Disney, NBC and Warner Bros., along with other industry leaders, hosted students from MIT’s Sloan School of Management as they made their “Entertainment and Media Trek” through Las Vegas and LA last week.
Yes, that MIT. The Massachusetts Institute of Technology, perhaps best known as the home of the sort of scientific and engineering geniuses that inhabit the world of Big Bang Theory. But MIT also boasts the Sloan School of Management, consistently rated among the nation’s top ten business schools.
From one point of view, business is a rational exercise that’s guided by sophisticated economic models and the fruits of massive data crunching.
From another point of view, business is a roll-of-the-dice, wildcatting, Wild West seat-of-your pants affair where you make up the rules as you go along.
And Burbank knows the Wild West can be very wild indeed when it comes to show biz. And yet, “the business” has its gimlet-eyed accountants as well as its starry-eyed actors, and the media announces the top grossing films as breathlessly as the top celebrity gossip.
So what’s a business major to do when trying to make sense of the entertainment and media world, where both points of view must be taken into account? Go west, young man and woman.
MIT B-school students pool their resources and sponsor an expedition to the left coast, leveraging MIT’s reputation and impressive alumni network. They pay their respects to the hydra-headed beast and pick the brains of those who have successfully kept their sanities and balance sheets intact.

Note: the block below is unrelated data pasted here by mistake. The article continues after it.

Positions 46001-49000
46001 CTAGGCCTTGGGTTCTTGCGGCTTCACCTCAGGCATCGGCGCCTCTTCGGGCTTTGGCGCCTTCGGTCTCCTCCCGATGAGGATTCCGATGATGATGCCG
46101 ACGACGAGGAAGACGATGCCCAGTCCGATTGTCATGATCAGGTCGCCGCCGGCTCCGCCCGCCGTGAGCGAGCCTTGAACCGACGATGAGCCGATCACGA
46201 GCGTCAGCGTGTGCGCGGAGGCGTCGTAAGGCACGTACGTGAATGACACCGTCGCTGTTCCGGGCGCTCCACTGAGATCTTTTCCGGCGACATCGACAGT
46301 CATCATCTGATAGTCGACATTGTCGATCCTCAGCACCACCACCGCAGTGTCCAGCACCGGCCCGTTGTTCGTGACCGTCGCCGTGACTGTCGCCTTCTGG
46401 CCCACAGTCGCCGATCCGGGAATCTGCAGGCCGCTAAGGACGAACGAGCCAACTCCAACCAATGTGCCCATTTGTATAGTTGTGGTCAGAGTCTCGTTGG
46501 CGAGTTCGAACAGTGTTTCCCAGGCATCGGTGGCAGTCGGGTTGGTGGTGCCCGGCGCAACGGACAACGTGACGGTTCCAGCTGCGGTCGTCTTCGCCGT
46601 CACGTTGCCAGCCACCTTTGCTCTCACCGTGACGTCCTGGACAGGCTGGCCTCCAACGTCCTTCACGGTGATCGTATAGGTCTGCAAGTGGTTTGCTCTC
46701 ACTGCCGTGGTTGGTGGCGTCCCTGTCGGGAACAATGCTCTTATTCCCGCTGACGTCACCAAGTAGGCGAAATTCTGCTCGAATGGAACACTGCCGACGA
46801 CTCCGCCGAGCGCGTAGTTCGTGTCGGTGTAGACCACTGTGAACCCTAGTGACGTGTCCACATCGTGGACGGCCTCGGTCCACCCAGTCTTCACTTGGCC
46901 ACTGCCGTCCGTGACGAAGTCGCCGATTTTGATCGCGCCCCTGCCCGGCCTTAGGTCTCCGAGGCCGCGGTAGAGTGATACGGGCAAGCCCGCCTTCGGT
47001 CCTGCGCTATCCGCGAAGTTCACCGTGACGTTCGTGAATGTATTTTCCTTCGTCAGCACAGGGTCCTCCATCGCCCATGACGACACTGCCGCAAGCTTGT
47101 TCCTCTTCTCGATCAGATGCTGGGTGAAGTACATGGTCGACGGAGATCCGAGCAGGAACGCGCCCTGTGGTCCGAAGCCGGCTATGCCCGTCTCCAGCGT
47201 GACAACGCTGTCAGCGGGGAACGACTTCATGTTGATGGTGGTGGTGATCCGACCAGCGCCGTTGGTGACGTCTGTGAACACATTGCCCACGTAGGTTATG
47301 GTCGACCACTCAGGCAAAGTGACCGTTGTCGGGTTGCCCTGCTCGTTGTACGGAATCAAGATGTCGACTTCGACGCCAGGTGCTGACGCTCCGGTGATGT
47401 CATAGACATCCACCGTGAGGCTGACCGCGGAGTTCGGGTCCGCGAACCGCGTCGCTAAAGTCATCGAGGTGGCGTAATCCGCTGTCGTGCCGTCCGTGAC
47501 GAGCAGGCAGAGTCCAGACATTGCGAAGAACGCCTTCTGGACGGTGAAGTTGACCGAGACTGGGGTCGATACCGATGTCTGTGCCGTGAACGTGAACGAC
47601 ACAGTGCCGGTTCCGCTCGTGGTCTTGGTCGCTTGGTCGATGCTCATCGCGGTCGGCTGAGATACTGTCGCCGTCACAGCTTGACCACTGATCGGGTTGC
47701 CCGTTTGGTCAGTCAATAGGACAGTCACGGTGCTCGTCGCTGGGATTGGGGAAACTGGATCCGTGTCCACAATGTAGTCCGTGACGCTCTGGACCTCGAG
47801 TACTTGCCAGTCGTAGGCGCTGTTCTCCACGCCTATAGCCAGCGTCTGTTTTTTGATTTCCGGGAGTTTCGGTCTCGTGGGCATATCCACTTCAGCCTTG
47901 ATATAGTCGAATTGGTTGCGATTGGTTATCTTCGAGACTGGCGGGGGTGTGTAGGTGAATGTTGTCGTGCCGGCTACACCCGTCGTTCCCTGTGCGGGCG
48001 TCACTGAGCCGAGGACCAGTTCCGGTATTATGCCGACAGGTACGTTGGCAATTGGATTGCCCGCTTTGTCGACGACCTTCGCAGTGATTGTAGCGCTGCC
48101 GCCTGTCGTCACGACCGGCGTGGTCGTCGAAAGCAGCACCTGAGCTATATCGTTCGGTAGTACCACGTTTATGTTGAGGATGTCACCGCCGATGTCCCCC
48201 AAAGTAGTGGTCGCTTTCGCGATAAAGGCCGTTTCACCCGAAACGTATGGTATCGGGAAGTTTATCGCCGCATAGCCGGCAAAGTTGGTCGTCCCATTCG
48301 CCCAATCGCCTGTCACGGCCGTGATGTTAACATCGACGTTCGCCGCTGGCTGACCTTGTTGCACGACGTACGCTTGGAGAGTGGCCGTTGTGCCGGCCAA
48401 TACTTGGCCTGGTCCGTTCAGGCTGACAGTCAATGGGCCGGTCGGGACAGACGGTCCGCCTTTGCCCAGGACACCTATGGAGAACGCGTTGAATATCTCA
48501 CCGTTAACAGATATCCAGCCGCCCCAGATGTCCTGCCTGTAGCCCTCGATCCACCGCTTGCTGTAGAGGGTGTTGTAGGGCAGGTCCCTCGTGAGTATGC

Appropriately enough, the trek started in the world’s gambling mecca, Las Vegas, where the MIT students met with mavens from MGM Resorts International and Cosmopolitan. Then on to la la land starting with Disneyland (behind the scenes), then continuing with Chernin Entertainment, Digital Domain, NBC Universal, Dream Works Animation, Sony Pictures, Warner Bros., The Walt Disney Studios and Lionsgate.
myBurbank.com caught up with the MIT students at Hollywood’s Cat and Fiddle Pub and learned their trip west was worth enduring the 70-degree cold. Ivan Li Huang (Class of ’14) observed, “Without new marketing channels, people can’t access the emerging technologies and opportunities.” (For local experts on these “new channels,” consult your grandkids.) Others were impressed by some companies’ willingness to “look far into the future,” well past the quarterly goal posts.
Keeping the rational and not-so-rational aspects of business equally in focus is a challenge that that MIT Sloan students appreciate. After all, MIT’s scientific and engineering breakthroughs have often been a mix of serendipity and intuition along with rigorous thinking and careful experimentation. Why wouldn’t business breakthroughs spring from the same fountains?
MBA Candidate Michael Di Benigno (Class of ’15) put it best when he said, “This is an exciting time for people trying to enter the entertainment and media industry. Technology has enabled new channels of distribution, a potential new golden age of television, new forms of intellectual property and lower production costs. With the changing industry landscape, there are many opportunities for principled, thoughtful leaders that MIT Sloan has a reputation for fostering.”